Causes for Concern

  1. No effort to develop a sense of community or to improve the climate in a department for all faculty and students. Denial that such issues do matter to people.

  2. A sub-critical mass of female faculty postdocs and students in a department. Ideally, there would be a good representation of women in all areas.

  3. No visible leadership roles for female faculty in the department (e.g. female faculty rotating into positions such as Associate Chairs, Chairs of search committees, Department Chair, etc.)

  4. Premature departure of female students, postdocs or faculty.

  5. Lack of interest on the part of excellent female graduate students and postdocs to pursue academic positions elsewhere.

  6. Lack of interest on the part of excellent female undergraduate students to pursue graduate school.

  7. Lack of promotion of female faculty at all levels.

  8. Isolation or marginalization of female faculty.

  9. Derogatory comments about female faculty to reduce their ability to bring about change. Branding faculty as “difficult” or “troublemaker”.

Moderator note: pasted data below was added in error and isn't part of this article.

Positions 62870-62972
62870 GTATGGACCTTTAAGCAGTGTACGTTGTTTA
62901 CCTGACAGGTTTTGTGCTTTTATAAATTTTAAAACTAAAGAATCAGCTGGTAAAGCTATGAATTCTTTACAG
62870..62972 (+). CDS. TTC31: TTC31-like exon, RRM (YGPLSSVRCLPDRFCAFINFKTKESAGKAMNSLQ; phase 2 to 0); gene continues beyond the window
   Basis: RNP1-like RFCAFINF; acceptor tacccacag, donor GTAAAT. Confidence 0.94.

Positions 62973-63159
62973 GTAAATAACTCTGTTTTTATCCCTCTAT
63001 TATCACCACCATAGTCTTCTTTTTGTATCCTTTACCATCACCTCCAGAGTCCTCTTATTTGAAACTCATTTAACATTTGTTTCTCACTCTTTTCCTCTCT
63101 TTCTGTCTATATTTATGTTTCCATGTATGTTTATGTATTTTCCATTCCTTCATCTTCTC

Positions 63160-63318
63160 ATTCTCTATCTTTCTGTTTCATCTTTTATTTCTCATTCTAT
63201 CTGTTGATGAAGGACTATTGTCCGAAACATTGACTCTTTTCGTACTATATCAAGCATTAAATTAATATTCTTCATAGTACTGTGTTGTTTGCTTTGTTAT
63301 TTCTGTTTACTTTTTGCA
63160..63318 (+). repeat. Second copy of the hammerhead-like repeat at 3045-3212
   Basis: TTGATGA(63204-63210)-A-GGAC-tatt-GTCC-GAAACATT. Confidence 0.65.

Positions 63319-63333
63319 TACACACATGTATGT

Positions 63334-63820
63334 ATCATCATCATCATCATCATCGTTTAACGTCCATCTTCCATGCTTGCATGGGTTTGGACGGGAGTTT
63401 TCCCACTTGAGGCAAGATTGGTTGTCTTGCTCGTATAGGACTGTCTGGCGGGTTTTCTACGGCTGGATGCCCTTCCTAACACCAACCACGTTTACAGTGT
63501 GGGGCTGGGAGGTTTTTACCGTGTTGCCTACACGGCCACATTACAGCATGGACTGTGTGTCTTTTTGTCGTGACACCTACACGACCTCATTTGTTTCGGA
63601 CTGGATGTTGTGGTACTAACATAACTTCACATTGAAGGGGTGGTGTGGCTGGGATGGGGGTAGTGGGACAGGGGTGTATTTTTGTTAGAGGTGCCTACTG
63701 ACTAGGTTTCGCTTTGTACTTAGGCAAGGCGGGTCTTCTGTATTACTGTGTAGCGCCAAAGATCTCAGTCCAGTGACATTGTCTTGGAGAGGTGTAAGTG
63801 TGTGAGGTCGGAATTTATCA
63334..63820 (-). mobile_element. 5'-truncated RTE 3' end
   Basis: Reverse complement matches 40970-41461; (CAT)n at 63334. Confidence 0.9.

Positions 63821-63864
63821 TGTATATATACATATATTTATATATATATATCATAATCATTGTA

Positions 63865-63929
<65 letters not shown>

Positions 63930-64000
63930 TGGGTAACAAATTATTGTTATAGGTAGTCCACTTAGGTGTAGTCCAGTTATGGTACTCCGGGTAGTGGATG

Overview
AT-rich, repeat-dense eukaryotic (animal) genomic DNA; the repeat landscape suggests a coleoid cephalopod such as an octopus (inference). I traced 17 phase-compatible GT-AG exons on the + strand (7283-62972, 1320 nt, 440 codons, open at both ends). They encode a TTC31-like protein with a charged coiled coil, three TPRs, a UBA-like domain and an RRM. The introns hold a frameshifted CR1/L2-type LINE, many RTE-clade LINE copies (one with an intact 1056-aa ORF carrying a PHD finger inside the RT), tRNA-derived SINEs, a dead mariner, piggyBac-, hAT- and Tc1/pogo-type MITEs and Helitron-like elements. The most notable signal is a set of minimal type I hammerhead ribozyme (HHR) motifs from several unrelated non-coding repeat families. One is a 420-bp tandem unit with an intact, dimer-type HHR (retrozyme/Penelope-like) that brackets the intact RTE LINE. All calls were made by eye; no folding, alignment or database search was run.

10. A highly politicized climate where decision-making processes are not transparent. Female faculty and indeed all faculty do better in departments that are well run and where faculty “buy-in” to the continued success of the department.

  11. Inability on the part of senior female faculty to get sufficient laboratory space, research funding, or other resources needed for them to become leaders in their fields.

  12. Strong support for junior faculty who are not in a position to drive change, but weak support for senior female faculty who attempt to change the climate. Problems do not end when female faculty are tenured - for example, the 1999 MIT Report documented increased difficulties for female faculty as they became more senior in terms of their ability to get lab space and equal pay.